South African and former Soviet bloc mercenaries have joined the war in Nigeria against Boko Haram in what many will see as a return to the dark days of the White Man in Africa.
But the reality is more complicated.
According to Sky sources in the community of guns-for-hire many of the battle hardened soldiers of fortune did indeed cut their teeth in the black liberation movements of southern Africa.
Some of them hail from the more notorious units in the vanguard of apartheid – the Namibian police unit Koevoet, South Africa’s 32 Battalion (a foreign legion of racist mercenaries), ex-members of the elite Recces, and some spent time under cover in the “Third Force” as agents provocateurs charged with fomenting so-called black-on-black violence during South Africa’s struggle for freedom.
These are men, not all of them are white, who are very good at making other people very dead.
If, as Sky sources have confirmed, they are being employed to fight Boko Haram and have brought with them the weapons, command structures and all round bloodthirstiness needed to engage an enemy that threatens to destabilise three different countries at least, then it would be odd to be over-critical.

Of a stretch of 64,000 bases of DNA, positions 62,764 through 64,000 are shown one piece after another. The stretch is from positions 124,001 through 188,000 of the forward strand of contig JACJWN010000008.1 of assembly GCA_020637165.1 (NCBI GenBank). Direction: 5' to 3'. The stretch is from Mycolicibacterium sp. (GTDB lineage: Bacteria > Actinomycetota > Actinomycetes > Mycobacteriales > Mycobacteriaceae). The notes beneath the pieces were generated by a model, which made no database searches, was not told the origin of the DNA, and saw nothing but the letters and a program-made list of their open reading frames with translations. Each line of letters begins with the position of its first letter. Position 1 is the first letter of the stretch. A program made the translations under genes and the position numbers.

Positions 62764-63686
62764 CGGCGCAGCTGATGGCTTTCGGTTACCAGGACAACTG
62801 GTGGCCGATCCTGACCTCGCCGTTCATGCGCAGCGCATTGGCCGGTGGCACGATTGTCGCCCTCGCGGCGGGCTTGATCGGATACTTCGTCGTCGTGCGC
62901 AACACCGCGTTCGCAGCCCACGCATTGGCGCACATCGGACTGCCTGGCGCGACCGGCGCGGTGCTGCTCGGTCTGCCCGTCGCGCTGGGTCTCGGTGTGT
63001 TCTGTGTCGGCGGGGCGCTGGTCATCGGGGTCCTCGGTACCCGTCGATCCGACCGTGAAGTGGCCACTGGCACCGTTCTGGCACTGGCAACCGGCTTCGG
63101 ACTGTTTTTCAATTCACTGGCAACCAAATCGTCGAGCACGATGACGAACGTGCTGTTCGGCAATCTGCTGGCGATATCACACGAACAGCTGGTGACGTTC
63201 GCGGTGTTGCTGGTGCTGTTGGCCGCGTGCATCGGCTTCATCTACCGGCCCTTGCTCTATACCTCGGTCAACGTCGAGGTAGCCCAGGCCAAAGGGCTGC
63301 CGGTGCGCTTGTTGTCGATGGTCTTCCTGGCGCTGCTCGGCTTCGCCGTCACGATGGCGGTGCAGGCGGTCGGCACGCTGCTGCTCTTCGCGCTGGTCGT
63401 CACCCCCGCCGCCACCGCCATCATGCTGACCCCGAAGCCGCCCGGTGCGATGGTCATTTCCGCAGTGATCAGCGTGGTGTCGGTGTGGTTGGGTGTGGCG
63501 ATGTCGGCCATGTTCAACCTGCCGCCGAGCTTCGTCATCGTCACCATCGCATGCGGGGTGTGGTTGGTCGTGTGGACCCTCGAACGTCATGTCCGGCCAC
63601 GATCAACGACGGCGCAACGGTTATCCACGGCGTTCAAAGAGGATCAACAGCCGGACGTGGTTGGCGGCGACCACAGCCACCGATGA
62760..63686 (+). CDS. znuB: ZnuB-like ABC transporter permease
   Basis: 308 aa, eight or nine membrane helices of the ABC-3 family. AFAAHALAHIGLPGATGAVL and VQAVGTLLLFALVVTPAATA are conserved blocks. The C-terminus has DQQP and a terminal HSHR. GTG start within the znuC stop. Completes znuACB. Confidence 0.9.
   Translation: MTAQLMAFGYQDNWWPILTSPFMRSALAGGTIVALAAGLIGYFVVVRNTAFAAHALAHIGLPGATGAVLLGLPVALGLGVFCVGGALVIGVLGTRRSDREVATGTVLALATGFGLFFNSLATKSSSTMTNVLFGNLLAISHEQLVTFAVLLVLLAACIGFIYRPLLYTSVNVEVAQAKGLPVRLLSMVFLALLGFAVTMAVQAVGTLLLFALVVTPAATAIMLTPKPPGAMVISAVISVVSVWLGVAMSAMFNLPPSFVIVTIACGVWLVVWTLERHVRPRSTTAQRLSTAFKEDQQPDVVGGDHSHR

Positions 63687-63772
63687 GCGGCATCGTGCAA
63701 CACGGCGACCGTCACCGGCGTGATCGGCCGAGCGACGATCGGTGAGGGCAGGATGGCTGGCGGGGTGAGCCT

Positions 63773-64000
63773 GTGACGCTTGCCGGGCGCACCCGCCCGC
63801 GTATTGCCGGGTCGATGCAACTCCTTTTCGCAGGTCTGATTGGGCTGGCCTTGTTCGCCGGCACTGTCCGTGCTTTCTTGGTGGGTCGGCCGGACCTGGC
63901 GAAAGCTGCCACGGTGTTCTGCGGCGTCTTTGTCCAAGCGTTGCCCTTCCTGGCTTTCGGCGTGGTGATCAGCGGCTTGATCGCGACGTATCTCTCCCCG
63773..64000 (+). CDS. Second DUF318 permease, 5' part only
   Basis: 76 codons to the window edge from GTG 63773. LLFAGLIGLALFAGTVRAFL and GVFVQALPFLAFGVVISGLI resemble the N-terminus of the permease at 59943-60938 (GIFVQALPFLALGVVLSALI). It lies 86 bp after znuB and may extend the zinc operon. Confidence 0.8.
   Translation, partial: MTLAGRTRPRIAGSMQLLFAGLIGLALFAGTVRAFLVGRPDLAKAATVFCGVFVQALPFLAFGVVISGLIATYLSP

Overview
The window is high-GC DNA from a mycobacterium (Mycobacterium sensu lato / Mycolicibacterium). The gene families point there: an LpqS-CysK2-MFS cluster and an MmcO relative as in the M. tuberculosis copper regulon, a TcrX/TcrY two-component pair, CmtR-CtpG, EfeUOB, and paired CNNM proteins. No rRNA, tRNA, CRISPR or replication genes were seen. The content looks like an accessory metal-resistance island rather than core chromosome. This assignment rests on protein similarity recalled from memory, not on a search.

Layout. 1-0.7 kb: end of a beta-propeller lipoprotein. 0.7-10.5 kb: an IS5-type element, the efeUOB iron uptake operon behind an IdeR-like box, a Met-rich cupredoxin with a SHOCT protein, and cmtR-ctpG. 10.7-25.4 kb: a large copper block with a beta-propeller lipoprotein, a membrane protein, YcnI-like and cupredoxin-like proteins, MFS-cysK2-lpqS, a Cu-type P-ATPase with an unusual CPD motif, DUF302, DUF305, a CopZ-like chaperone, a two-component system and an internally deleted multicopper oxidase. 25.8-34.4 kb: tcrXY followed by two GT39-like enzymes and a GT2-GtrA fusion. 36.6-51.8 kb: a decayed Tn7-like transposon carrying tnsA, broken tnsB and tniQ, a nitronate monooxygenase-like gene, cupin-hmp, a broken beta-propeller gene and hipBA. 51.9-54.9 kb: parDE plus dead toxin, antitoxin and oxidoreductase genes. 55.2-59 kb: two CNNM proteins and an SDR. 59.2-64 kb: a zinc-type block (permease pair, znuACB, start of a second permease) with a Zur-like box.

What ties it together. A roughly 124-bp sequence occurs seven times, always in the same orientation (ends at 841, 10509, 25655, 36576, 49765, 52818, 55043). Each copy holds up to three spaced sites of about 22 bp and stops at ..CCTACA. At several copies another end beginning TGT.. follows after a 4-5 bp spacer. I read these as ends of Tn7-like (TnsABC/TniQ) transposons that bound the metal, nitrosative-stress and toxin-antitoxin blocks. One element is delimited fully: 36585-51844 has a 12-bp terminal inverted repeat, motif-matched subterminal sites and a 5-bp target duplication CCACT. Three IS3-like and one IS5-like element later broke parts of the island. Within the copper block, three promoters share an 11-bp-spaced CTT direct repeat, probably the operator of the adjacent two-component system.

The Nigerian armed forces are in disarray. They are blighted by poor leadership, corruption, a lack of ammunition and a political class that appears indifferent to the future of the north-east of its own country.
Someone in the Ministry of Defence in Abuja has, however, come up with the scheme to roll Boko Haram back, alongside Chadian and Cameroonian forces using Nigerian petrodollars to fund the mercenaries.
There is a successful precedent for this policy.
During the early 1990s South African mercenary company Executive Outcomes (EO) was hired by Angola to make war against the dissident UNITA movement of Jonas Savimbi eventually forcing it out of diamond areas it used to fund itself and eventually into peace talks.
EO then moved into Sierra Leone, later handing over to the UK-based Sandline International where mercenaries, alongside West African troops, took on the Revolutionary United Front (RUF) and drove it out of the capital, Freetown, into the bush.
The RUF resurfaced only when the contract to fight the RUF was suspended by the Freetown government under pressure from the then British government after criticism for allowing the successful operation to continue amid its claims of having an “ethical” foreign policy.
Some mercenaries were so drawn into the fight that they took Sierra Leonean citizenship and regular commissions in the local forces.
Sources in Nigeria have confirmed that there are several hundred mercenaries flying helicopter gunships as well as fighting on the ground.
Many are operational only at night and handing captured ground to the Nigerian army in daylight
Mercenaries may be just what is needed to deal with Boko Haram.
They’re good at the business of killing, they require no thanks, and very few will miss those who do not come back.